Sealing is required wherever a liquid or gas is to be protected from leaking in or out of a container. A popular methodology of sealing is to use gaskets — rings of squishy material that press onto walls of a cavity and prevent liquids or gases from leaking.
The effectiveness of a seal depends on many parameters — the geometries of the seal ring and the cavity, the mechanical pressure on the seal ring, the pressures of the two fluids to be kept separate, the surface properties of the seal and the cavity and the mechanical properties of the material of the seal ring. With so many parameters that can be varied, choosing the optimal design becomes very difficult.
This difficulty is further compounded by the absence of a theory which can predict the performance of a seal given the above parameters. In this project, we created exactly such a theory. This theory can be used to predict the behavior and hence optimize the performance of sealing solutions purely computationally — without any physical trial and error.
One of the first insights developed by our team was that any seal is always leaking. The question thus is not whether a particular configuration will or will not successfully seal, but what will the leakage rate be. We built lab instrumentation to characterize leakage rates of various sealing solutions. Data from this instrument has informed our theory development.
The multi-physics theory developed by us combines two obvious kinds of physics — solid mechanics and fluid mechanics — to create a theory of seals.
The solid mechanics is used to compute the deformation of the seal given the geometries and the forces. Since one of the forces acting on the seal is fluid pressure, the solid mechanics has to be coupled to the fluid mechanics.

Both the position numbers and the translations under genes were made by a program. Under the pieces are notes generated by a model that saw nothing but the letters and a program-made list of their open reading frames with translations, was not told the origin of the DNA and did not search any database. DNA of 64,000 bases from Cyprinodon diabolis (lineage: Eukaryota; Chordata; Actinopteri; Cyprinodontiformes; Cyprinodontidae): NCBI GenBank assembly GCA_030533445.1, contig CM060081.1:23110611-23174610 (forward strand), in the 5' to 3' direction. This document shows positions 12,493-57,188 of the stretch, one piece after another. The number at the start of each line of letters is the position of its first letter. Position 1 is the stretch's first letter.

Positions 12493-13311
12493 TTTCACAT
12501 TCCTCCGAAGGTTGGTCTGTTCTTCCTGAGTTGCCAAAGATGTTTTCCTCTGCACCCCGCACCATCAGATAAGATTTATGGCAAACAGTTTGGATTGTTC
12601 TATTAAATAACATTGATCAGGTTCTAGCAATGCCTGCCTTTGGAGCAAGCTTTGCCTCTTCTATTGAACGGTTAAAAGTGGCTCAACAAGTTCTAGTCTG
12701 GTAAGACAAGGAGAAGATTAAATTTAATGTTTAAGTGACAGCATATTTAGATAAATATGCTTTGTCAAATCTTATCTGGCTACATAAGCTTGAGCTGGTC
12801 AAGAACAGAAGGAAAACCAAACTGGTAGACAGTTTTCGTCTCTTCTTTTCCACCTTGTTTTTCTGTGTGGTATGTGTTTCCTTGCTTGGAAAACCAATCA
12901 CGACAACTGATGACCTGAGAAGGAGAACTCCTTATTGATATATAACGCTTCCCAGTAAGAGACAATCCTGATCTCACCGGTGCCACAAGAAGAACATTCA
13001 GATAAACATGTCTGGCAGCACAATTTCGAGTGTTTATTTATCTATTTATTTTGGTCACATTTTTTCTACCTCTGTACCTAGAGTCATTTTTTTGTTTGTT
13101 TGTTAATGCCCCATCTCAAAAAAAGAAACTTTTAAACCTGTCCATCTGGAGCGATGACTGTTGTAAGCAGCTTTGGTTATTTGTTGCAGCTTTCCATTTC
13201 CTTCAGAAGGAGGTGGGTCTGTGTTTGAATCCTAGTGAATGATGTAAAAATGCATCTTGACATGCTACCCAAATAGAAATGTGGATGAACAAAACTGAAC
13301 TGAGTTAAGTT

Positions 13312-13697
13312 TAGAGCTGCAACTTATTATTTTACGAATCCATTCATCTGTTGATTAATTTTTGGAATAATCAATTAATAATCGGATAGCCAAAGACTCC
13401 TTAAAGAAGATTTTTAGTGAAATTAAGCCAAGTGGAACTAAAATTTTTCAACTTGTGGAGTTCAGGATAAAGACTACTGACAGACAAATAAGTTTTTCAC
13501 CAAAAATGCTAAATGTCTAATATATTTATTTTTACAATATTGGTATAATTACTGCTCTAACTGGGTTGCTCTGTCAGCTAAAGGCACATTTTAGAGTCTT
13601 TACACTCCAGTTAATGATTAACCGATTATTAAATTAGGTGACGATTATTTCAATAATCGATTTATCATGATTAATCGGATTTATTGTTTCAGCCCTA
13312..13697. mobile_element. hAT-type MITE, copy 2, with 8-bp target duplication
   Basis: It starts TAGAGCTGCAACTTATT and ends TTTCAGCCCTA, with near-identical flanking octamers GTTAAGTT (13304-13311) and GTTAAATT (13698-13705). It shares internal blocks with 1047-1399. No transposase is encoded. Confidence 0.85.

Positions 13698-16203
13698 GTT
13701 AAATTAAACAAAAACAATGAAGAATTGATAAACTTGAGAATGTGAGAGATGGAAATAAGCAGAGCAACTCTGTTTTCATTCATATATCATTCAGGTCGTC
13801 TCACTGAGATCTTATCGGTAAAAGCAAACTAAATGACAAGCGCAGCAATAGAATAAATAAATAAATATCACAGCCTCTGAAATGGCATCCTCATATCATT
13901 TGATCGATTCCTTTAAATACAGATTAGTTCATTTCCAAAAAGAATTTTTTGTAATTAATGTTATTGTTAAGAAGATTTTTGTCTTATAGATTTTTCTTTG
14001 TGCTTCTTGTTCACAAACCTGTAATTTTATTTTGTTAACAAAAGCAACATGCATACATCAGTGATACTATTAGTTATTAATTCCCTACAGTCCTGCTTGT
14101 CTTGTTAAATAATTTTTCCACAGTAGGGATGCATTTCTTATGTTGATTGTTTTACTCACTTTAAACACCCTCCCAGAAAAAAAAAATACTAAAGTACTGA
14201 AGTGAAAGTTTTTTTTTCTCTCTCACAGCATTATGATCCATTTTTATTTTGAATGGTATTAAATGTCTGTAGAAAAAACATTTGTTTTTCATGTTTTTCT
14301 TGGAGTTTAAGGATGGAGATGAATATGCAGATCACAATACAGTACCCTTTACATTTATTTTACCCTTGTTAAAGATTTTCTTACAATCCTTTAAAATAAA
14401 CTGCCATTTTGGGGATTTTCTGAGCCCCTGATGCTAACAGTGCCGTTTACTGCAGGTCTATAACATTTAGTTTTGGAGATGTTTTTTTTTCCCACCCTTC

The fluid mechanics of sealing has two aspects. The first aspect is that of leakage mass balance. Given various leakage pathways, and a characterization of each, what is the total leakage rate that can be achieved. This model turns out to be similar to a model from electrical engineering: the discharge of capacitors through a network of resistances. The main mathematical difference is that the resistances in a sealing “network” are non-linear.
The second fluid mechanical aspect is the fluid mechanical computation of the leakage itself. Using believable simplifying assumptions, we created a modified form of the Navier-Stokes equations to model the flow of fluid as it slowly creeps from high pressure to low pressure through the crevices between the seal and cavity surfaces. The flow turns out to depend on the mechanical pressure between the seal and cavity surfaces, and thus, the fluid mechanics has to be coupled to the solid mechanics.
We have various computational techniques for calculating seal leakage rates using the above theory. We built a platform using C++ and MATLAB that solves everything from mechanical force balance, to elastomeric deformation, to seal leakage rates. We also built an entire simulation of the above model in COMSOL.
We get very good agreement between observed and predicted seal performance, and the theory and computational platform can be used to optimize seal designs for various situations.
This project showcases the following expertise of Noumenon Multiphysics: